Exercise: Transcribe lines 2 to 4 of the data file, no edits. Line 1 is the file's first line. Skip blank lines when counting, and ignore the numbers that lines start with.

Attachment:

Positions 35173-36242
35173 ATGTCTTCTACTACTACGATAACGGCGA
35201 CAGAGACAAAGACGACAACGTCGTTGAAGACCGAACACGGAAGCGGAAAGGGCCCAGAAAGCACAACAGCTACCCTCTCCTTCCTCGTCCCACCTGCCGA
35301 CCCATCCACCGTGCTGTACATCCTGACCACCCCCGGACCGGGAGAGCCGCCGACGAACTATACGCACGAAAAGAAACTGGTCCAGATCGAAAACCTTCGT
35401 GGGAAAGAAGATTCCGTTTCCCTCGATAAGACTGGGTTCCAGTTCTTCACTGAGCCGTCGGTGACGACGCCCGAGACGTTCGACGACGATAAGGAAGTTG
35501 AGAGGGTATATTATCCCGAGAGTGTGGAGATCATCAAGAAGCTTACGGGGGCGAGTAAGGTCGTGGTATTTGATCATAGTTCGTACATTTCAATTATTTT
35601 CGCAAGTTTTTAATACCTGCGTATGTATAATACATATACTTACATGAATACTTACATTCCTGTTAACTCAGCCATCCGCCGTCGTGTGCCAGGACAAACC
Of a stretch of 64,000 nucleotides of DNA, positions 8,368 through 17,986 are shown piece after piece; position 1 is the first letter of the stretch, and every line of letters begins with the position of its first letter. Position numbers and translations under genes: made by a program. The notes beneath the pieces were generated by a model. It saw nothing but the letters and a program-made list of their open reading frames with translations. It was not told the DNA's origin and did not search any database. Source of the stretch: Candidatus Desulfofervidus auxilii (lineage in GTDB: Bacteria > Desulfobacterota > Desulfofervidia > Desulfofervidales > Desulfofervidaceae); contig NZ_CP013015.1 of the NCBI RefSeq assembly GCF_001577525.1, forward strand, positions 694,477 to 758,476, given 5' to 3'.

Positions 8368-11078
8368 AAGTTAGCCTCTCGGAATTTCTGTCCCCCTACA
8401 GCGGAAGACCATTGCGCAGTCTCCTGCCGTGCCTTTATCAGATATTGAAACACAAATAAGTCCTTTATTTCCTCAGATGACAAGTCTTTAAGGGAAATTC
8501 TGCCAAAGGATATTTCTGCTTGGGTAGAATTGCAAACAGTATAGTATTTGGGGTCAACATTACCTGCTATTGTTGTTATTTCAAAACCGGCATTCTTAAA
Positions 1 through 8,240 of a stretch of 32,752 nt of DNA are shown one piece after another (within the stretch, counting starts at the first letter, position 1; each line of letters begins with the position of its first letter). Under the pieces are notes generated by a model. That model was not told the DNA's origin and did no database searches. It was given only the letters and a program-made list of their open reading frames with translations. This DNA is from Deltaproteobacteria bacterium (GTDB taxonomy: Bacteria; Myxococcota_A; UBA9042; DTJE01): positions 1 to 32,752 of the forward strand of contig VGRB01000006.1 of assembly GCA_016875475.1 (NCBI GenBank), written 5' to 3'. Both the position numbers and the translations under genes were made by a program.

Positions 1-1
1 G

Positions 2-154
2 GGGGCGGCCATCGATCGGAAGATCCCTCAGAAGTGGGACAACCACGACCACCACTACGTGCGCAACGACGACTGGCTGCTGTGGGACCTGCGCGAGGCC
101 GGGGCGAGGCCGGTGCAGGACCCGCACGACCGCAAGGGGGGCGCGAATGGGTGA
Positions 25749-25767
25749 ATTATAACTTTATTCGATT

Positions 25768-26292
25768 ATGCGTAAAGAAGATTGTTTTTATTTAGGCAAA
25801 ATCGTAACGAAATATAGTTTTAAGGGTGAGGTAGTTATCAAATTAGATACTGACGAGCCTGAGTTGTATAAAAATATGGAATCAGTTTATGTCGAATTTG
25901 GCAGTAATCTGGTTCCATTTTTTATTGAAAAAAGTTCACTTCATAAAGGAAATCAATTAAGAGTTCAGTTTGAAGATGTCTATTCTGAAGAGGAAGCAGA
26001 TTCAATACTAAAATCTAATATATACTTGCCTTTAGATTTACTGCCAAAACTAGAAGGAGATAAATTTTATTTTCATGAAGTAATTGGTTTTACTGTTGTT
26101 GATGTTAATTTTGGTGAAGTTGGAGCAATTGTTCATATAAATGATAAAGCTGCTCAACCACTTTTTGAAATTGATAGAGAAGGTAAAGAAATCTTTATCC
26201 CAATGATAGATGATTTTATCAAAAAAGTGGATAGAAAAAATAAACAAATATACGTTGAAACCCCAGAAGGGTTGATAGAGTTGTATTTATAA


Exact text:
35173 ATGTCTTCTACTACTACGATAACGGCGA
35201 CAGAGACAAAGACGACAACGTCGTTGAAGACCGAACACGGAAGCGGAAAGGGCCCAGAAAGCACAACAGCTACCCTCTCCTTCCTCGTCCCACCTGCCGA
35301 CCCATCCACCGTGCTGTACATCCTGACCACCCCCGGACCGGGAGAGCCGCCGACGAACTATACGCACGAAAAGAAACTGGTCCAGATCGAAAACCTTCGT